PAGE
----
Most tissue-engineered arterial grafts are complicated by aneurysmal dilation secondary to insufficient neotissue formation after scaffold degradation. The optimal graft would form an organized multilayered structure with a robust extracellular matrix that could withstand arterial pressure. The purpose of the current study was to determine how oversizing a biodegradable arterial scaffold affects long-term neotissue formation. Size-matched (1.0 mm, n = 11) and oversized (1.6 mm, n = 9) electrospun polycaprolactone/chitosan scaffolds were implanted as abdominal aortic interposition grafts in Lewis rats. The mean lumen diameter of the 1.6 mm grafts was initially greater compared with the native vessel, but matched the native aorta by 6 months. In contrast, the 1.0 mm grafts experienced stenosis at 6 and 9 months. Total neotissue area and calponin-positive neotissue area were significantly greater in the 1.6 mm grafts by 6 months and similar to the native aorta. Late-term biomechanical testing was dominated by remaining polymer, but graft oversizing did not adversely affect the biomechanics of the adjacent vessel. Oversizing tissue-engineered arterial grafts may represent a strategy to increase the formation of organized neotissue without thrombosis or adverse remodeling of the adjacent native vessel by harnessing a previously undescribed process of adaptive vascular remodeling.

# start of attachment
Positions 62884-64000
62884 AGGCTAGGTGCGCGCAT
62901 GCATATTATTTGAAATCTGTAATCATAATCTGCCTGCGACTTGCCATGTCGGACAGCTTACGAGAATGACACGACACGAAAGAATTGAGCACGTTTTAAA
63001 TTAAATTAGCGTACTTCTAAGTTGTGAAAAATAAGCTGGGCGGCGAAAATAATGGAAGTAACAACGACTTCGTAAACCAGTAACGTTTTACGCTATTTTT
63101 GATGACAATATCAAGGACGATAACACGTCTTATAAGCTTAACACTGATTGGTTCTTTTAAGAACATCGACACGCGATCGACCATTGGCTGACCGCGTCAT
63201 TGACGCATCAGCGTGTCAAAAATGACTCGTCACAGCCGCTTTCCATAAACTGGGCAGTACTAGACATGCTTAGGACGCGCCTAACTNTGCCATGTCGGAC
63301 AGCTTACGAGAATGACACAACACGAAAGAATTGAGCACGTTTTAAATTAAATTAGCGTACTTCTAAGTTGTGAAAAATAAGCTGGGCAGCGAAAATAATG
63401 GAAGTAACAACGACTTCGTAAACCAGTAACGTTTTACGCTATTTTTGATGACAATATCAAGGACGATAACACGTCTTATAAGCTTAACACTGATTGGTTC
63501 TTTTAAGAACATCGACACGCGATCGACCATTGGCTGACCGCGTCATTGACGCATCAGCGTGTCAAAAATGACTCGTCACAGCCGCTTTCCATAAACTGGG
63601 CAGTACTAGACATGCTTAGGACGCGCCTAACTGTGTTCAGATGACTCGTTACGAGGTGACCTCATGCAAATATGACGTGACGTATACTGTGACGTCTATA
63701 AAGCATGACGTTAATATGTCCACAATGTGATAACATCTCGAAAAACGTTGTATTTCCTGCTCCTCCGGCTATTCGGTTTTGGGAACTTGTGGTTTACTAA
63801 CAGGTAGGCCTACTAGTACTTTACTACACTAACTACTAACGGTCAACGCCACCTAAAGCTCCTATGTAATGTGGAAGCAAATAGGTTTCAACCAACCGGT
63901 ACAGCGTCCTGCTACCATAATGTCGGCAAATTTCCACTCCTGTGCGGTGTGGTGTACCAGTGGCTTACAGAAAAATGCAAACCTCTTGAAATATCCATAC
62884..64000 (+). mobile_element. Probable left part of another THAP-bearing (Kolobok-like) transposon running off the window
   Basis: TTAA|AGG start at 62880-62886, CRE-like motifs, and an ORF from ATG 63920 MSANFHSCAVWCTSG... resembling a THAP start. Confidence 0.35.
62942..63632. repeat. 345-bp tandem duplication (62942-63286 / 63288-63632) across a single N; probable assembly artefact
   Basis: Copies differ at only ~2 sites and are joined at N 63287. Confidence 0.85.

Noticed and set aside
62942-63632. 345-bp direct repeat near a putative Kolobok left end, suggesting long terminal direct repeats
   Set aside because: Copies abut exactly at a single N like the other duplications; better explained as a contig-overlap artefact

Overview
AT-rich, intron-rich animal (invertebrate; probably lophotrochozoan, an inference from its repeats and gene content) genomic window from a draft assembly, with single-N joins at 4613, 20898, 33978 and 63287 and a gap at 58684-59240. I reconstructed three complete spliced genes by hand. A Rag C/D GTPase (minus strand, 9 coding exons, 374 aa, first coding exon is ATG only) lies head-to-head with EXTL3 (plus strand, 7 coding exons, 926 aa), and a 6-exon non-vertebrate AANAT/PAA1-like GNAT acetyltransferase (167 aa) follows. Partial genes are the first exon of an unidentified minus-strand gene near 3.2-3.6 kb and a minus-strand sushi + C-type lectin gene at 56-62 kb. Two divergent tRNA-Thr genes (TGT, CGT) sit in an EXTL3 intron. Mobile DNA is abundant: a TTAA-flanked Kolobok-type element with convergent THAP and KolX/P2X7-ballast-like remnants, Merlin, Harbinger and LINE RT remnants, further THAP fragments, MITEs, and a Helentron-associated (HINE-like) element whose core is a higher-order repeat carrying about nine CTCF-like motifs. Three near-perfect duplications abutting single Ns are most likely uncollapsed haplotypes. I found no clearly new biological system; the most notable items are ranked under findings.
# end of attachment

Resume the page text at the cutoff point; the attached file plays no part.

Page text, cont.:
Keywords: chitosan; electrospinning; polycaprolactone; rat model; size mismatch; tissue-engineered arterial graft.